9. On the 18th at 10 a.m. the District Magistrate called the Sub-Inspector and at about 12 a.m. gave verbal orders to the Sub-Inspector to arrest S. P. Jaiswal, the opposite party, and others and present a 'challan' to the Court on that very day and 'at all costs.'

10. And on the 19th September Jaiswal made an application to this Court for quashing of the proceedings malting all kinds of allegations of highhandedness on the part of the District Magistrate and referred to the strained relations between him and the District Magistrate including the attempt to start proceedings as if he were an absconder and cancelling his gun licence etc. In the Judgment of this Court which is reported in --'S. P. Jaiswal v. The State', AIR 1953 Punj 149 at p. 152 (J), it was observed:

'The Superintendent of Police on the 15th September, presumably on some report made by Investigating Officer, was of the opinion that the offence was a technical one and that legal advice should be sought. It is incorrect to say therefore that the Police had not come to the conclusion that there was no case to go to the Court. It is true that the opinion of the Police is not binding on Courts, but at the stage of investigation it is the statutory duty of the police to make up their mind as to the sufficiency or otherwise of the evidence for the purpose of sending the accused for being tried by a Magistrate or not.'

At page 155 it was observed by this Court:

'I note with regret that the Station House Officer Arjan Das has made a false affidavit when he says that the District Magistrate gave him advice that judicial pronouncement should be obtained in regard to the case. I have already mentioned that the District Magistrate ordered the arrest and prosecution of the accused. Why this Police Officer should tell an untruth is difficult for me to see unless it is to please the District Magistrate. It may be technically true that the Police had not come to the conclusion that no offence had been made out, but it is quite obvious that Barkhat Ram did make a report in which it was stated that the complainant was not proved to be in full possession of the house and thereupon the District Superintendent of Police wrote saying that the offence appeared to be a technical one. I should not have expected officials of the State to twist facts and not to state them in this Court in a straightforward manner or to keep back important documents which might help the accused.'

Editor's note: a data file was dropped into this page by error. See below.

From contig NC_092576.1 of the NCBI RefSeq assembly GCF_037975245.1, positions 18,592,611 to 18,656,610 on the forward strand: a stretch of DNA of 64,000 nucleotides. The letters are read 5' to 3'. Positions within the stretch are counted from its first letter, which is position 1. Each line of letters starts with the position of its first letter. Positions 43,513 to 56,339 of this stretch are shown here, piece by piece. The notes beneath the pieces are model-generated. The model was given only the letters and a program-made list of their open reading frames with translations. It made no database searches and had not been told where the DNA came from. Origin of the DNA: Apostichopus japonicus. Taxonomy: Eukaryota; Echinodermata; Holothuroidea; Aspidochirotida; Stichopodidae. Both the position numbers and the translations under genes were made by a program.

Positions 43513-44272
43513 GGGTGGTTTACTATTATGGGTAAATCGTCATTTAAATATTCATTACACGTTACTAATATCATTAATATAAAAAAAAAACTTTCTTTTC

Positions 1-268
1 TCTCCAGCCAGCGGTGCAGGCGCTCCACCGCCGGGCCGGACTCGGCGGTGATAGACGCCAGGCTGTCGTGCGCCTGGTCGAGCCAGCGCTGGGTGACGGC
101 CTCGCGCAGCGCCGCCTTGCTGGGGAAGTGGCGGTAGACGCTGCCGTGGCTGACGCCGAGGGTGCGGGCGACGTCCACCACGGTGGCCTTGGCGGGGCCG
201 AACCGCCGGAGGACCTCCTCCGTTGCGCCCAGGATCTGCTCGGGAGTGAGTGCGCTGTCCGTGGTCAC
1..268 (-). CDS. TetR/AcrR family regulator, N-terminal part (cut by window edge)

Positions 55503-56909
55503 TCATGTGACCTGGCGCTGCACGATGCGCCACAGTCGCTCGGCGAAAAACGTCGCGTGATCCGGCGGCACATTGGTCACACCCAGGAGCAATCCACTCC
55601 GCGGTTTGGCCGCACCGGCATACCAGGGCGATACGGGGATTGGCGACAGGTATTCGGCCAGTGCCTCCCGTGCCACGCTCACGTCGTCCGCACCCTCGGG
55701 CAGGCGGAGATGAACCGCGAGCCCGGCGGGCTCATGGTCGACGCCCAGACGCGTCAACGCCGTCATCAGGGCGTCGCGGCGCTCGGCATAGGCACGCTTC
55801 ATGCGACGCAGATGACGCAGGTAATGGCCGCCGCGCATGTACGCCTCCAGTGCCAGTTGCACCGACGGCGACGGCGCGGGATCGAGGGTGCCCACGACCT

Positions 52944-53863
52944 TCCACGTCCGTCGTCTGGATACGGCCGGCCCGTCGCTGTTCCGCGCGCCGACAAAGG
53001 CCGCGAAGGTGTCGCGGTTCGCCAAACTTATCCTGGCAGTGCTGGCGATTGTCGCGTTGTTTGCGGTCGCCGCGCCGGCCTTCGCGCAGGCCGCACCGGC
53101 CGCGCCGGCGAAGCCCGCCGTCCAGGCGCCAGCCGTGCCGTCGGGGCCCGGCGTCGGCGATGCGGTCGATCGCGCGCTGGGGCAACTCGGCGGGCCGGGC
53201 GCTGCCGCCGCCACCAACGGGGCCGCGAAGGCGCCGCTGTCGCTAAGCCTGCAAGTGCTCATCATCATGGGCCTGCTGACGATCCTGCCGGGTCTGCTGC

11. The District Magistrate had in this case denied in his written statement the allegation made against him by Jaiswal. The written statement that he filed was not on solemn affirmation nor was there any affidavit in support of it, but an affidavit was made by Sub-Inspector Arjan Das which was not believed by this Court nor did this Court accept that the District Magistrate only gave advice.

At page 90 it was finally held by this Court:

'I would not like to say anything more excepting this that it is not a very pleasing chapter in the administration of Karnal District, and officers of the Government would do well even where they feel strongly in regard to certain alleged offences to proceed in accordance with law. In the present case the authorities have allowed their exuberance and their belief in the guilt of the petitioner and his co-accused to get the better of their discretion and in a free State where a great deal depends upon the judicious use ofjudicial powers and exercising discretion in accordance with the established judicial precedents it gives the whole administration a bad name if actions taken by Magistrates have the look of malice.'

12. On these findings Mr. Sarin submits that it is not a case which falls within the rule laid down by the Privy Council in -- 'Mahomed Nawaz's case (I)'. I agree with this submission and am of the opinion that the circumstances which were proved in this case show that it is not a case which I could certify as a case fit for appeal to their Lordships of the Supreme Court.

13. On these findings Mr. Sarin reverts to his submission that this belated application should not be allowed to go and a citizen of this State should not be harassed after the lapse of such a long period of time, a contention which I accept.

14. I would, therefore, dismiss this petition.